In one pilot study involving 13 depressed patients with Parkinson’s disease, for which no other previously tried antidepressant agents were effective (and were with intolerable side effects), SAMe was administered in doses of 800 to 3600 mg daily for 10 weeks. Ten of the eleven patients that completed the study showed at least a 50% improvement in the HAM-D score. One patient did not improve, and two dropped out due to increased anxiety. The only side effects noted in the others were mild nausea (in one patient) and mild and transient diarrhea (in two others). The authors concluded that this preliminary trial showed that SAMe is well tolerated and may be a safe alternative to current antidepressant agents used in Parkinson’s patients (DiRocco et al., 2000).
In an open, multi-center study involving 195 patients, 400 mg of SAMe was given parentally for 15 days. Depressive symptoms were found to decrease after days 7 and 15 of treatment with no serious adverse events reported. The authors concluded that further double-blind studies are need to confirm the findings that SAMe is not only a safe and effective anti-depressant, but that it is fast-acting, and could be a possible method for reducing the delay in antidepressant response (Fava et al., 1995).
The anti-depressive effect of SAMe was compared to desipramine in a double-blind randomized clinical study involving 26 patients. In the SAMe group, 62% showed significant improvement compared to 50% in the desipramine group. Regardless of the treatment group, the plasma SAMe concentration was shown to have been significantly improved in all patients that showed a 50% decrease in their HAM-D assessment. The authors concluded that this ladder finding showed that SAMe played a major role in regulating mood (Bell et al.,1994).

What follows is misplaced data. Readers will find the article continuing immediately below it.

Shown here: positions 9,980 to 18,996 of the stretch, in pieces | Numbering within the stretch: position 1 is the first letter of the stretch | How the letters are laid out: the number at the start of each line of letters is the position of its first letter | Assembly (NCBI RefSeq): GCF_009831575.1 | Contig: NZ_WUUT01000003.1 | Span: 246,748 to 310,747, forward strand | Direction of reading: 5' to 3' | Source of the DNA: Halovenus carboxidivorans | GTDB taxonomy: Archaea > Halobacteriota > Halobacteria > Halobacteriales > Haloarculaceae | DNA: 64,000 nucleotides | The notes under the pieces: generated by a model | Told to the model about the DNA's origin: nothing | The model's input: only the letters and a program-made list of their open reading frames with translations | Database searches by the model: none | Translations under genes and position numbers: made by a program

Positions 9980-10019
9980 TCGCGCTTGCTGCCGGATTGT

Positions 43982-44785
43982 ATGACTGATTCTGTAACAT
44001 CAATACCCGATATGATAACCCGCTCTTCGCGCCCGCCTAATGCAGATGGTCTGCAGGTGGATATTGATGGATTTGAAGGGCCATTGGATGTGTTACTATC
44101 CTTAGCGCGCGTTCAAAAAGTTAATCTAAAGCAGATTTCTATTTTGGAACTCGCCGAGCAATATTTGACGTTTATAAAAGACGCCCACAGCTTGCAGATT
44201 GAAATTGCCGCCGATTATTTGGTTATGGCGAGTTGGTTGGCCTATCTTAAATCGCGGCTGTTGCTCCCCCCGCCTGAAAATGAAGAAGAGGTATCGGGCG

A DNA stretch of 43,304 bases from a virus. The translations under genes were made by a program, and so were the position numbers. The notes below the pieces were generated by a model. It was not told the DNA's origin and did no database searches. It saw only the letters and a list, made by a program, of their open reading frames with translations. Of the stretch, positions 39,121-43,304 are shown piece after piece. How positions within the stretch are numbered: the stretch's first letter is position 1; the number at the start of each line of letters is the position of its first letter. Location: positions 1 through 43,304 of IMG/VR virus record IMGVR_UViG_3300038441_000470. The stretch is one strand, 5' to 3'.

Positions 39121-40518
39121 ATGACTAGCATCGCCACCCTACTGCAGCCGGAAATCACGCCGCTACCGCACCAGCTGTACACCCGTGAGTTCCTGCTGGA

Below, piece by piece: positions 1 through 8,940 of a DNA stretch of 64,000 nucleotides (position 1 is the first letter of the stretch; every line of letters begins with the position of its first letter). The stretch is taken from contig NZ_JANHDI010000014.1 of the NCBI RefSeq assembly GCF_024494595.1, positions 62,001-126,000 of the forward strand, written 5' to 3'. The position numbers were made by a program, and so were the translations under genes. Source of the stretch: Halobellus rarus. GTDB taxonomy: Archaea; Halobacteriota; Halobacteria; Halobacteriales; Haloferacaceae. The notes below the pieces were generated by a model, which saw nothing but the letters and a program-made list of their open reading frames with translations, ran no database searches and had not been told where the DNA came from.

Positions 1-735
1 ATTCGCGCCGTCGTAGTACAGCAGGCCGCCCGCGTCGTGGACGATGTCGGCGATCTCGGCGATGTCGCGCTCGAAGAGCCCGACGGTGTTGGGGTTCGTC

Another study examined the effect of SAMe in depressed postmenopausal women in a 30 day double-blind, placebo-controlled randomized design. Eighty women who were diagnosed with DSM-III-R major depressive disorder or dysthymia 6-36 months subsequent to menopause (either natural or through hysterectomy) were given 1,600 mg daily SAMe or placebo. A significant improvement was found in depressive symptoms compared to placebo starting day 10 of the study, and side effects were mild and transient (Salmaggi et al., 1993).
In an effort to study the effect of speeding up the onset of action of the antidepressant imipramine, SAMe was given to 40 patients in a double-blind manner alongside imipramine at 150 mg daily. The SAMe was administered at 200 mg daily intramuscularly. SAMe was concluded to effectively increase the onset of antidepressive action of imipramine (Berlanga et al., 1992).
In one earlier study, SAMe was administered both orally and intravenously and levels of SAMe were found to significantly rise in the cerebrospinal fluid, indicating that it crossed the blood-brain barrier. The authors also pointed out that SAMe levels were low in a group of Alzheimer’s patients, and that this suggested a problem in methylation in the disease that the possible use of SAMe as treatment (Bottiglieri et al., 1990).
A meta-analysis of randomized controlled clinical trials was conducted on the use of SAMe compared to nonsteroidal anti-inflammatory drugs (NSAIDs) for osteoarthritis. SAMe was found to be as effective as NSAIDs as reducing pain and functional limitation of osteoarthritis but without the side effects associated with NSAIDs (Soeken et al., 2002).
In another meta-analysis of the use of SAMe in osteoarthritis, all randomized clinical trials on SAMe and oxaceprol were reviewed for their efficacy in osteoarthritis. Assessments of clinical trials were based mostly on pain scores and pain and function scores. Because there were only a few trials that had a mixture of results, the authors cautioned that the results of the meta-analysis had to be interpreted very carefully, but that overall there was not enough evidence to recommend using SAMe and oxaceprol for the treatment of osteoarthritis, but that there was a comparable effect of them to NSAIDs (Witte et al., 2002).